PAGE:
Prison paints a bright new future

Gavin Williams, a former inmate of Parc Prison in Bridgend spent 15 years in and out of custody and his spiralling substance abuse left his relationship with his family in tatters. But now, after receiving support from the prison’s Family Interventions Programme and the National Lottery-funded Invisible Walls project, Gavin is clean, has rebuilt bridges with his family and has even set up his own freelance art business:

Gavin Williams
Gavin Williams

When I first entered the prison I had never picked up a paintbrush in my life, but when I started to draw for my children as part of the programme, I discovered I had a talent for it. My paintings and murals are dotted all over the walls of the prison. As well as the project helping me find a new talent, continual support also helped me reconnect with my family. The team at Parc went out of their way to organise visits for me and talked to my family to tell them how well I was doing. They opened up a Family Intervention Unit with a family area and the visits were made possible for families to come into a less formal environment to talk to you.

They organised loads of different courses and programmes for me and my family. I had ongoing support for my substance misuse problems. One course showed us how what we were doing was having an impact on those we loved. That was a massive help to me and showed my family that I was trying and I was really serious about changing myself for the future. It really was a life-changing experience to go on that course. While in prison, I managed to secure a range of qualifications which is something I thought I would never do. I put my name forward for every course going and completed them all. The qualifications I got out of that was great to help me in what I wanted to do.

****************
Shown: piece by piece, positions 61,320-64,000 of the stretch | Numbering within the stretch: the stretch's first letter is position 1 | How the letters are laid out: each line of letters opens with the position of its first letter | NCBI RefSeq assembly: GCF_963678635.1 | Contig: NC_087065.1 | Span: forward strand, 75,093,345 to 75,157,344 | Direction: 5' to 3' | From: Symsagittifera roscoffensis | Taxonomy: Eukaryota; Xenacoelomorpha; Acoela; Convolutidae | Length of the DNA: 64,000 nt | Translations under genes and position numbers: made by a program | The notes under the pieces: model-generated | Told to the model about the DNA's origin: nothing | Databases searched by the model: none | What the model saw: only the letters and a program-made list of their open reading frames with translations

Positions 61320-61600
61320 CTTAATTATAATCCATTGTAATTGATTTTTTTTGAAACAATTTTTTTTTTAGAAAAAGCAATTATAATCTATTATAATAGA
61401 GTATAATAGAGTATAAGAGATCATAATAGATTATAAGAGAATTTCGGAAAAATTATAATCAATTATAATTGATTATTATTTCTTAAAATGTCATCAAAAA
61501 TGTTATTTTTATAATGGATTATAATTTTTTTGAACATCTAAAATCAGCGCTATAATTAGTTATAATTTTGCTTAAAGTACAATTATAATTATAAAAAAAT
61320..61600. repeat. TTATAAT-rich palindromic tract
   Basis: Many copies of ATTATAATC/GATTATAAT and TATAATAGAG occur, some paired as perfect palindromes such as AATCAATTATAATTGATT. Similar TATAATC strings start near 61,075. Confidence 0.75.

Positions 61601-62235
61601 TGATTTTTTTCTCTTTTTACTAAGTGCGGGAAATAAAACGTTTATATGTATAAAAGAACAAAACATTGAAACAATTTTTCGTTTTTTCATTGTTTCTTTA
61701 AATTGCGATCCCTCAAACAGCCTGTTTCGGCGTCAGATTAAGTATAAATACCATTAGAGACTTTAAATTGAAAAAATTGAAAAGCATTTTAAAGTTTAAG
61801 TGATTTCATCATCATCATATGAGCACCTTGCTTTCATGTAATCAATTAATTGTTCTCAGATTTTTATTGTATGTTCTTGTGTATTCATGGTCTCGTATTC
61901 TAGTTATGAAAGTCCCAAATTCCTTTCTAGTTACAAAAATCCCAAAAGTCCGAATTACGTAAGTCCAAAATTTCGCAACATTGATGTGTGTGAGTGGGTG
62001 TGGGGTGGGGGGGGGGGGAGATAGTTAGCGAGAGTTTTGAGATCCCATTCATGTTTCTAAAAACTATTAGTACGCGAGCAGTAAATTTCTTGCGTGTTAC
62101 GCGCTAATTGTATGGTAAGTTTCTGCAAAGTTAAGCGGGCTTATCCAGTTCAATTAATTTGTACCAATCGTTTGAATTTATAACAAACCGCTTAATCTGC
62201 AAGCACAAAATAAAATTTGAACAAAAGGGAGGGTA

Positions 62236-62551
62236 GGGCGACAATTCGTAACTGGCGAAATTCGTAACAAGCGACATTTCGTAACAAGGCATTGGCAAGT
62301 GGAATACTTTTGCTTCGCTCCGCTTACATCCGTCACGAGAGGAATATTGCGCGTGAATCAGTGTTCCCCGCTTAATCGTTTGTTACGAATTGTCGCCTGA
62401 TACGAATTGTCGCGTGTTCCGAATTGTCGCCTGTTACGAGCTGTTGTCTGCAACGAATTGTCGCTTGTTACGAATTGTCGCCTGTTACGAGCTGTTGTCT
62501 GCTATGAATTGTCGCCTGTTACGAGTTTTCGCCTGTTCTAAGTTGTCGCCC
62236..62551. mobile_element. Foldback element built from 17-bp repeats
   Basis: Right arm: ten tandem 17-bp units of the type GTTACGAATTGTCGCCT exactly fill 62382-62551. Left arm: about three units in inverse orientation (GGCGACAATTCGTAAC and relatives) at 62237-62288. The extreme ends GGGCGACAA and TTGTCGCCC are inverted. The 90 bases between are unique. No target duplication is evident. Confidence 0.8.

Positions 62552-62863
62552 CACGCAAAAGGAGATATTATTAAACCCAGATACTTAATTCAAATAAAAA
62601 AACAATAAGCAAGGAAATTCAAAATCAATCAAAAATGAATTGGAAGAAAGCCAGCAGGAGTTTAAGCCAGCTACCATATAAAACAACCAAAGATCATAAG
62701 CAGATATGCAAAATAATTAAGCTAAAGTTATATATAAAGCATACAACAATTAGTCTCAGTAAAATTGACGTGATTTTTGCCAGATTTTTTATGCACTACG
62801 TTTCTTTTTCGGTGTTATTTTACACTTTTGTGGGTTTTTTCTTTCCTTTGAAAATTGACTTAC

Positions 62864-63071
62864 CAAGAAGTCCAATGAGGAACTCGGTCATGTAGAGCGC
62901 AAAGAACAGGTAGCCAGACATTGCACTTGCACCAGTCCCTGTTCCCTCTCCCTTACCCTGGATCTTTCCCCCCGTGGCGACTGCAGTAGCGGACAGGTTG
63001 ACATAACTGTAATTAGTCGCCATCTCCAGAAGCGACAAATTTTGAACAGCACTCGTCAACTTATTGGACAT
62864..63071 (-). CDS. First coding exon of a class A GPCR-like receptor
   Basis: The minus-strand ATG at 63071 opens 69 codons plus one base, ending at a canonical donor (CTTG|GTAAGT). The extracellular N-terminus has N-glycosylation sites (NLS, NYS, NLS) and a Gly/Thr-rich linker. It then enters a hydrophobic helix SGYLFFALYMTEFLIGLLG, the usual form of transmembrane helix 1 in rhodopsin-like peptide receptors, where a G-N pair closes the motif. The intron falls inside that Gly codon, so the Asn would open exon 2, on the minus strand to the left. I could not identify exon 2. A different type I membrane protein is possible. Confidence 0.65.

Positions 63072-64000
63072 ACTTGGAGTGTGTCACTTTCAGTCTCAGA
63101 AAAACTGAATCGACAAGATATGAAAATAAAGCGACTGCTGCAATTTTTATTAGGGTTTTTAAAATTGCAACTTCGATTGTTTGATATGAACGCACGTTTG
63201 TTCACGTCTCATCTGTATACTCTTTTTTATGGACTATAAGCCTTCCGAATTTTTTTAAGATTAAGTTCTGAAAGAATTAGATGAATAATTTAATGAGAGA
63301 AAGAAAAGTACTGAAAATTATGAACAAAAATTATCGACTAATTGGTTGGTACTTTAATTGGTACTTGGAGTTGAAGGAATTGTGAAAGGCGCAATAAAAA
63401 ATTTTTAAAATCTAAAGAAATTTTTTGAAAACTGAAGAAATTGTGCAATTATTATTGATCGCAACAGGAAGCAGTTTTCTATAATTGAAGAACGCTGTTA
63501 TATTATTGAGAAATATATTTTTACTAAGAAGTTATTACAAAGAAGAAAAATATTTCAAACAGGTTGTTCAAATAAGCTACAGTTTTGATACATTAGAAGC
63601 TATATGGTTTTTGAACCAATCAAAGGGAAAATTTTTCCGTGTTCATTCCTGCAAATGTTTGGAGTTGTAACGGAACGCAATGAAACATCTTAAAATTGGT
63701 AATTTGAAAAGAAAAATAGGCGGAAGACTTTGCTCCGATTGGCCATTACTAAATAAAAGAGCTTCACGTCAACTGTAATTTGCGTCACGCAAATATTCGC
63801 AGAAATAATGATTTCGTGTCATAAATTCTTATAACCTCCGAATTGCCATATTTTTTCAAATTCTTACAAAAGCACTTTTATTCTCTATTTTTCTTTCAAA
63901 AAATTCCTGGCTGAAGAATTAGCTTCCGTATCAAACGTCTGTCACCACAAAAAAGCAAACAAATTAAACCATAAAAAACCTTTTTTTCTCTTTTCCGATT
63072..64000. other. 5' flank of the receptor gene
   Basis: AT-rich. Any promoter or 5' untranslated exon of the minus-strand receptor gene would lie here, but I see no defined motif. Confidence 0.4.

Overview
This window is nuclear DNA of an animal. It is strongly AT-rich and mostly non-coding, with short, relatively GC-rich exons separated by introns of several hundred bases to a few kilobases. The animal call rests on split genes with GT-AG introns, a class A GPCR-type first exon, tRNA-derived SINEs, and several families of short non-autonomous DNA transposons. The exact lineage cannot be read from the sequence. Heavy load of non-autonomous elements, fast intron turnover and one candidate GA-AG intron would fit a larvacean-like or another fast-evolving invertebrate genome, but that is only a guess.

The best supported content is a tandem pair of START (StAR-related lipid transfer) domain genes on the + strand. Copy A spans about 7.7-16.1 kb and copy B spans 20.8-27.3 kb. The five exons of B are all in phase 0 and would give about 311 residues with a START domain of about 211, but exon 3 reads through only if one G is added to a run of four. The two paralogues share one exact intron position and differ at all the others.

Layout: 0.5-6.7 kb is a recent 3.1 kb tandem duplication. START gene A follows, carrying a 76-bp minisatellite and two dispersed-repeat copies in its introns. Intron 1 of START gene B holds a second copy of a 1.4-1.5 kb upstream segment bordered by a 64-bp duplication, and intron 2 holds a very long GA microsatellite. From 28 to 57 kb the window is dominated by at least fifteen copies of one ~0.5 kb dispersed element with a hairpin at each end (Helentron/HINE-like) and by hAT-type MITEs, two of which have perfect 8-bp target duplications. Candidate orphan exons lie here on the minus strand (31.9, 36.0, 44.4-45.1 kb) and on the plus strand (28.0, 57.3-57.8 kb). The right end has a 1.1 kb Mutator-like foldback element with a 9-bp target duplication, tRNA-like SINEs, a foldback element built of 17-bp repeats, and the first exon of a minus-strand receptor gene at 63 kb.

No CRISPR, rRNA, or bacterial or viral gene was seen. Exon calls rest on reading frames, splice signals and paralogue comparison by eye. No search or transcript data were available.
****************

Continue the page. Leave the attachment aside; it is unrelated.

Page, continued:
And then the Parc team helped me get involved with the Prince’s Trust when I left the prison which in turn enabled me to set up as a self-employed painter. I was up and running as a freelance artist in January this year. I do anything that people want me to draw or paint really. Business has been really good and I’ve had non-stop help from Parc since the day I was released.

Listen to a podcast interview with Gavin:

It’s mind-boggling when I look back at how far I’ve come. If it wasn’t for the support I received, I would probably be back in prison. I would never have had the opportunity to do what I’ve done and probably would have been in the same mess as I was in the first place. I’m clean, I’ve got my family back and I’ve got my own business, I couldn’t ask for more really.

Editor’s note: A total of £3,137,466 has been awarded to HMP and YOI Parc Prison in Bridgend to run its Invisible Walls project, which aims to work with offenders and their families during their sentence and after release to prevent reoffending and address other multiple and complex social issues.

Over the next four years, the project will work with prisoners, their families and their children through a package of intervention which includes specialist parenting and relationship programmes for the whole family, advice about family debt, training and education, housing advice and support, physical health and fitness and support in moving towards employment.


    • Thanks Newport Urban. Really appreciate your feedback. You can read more about the project on page 12 here:

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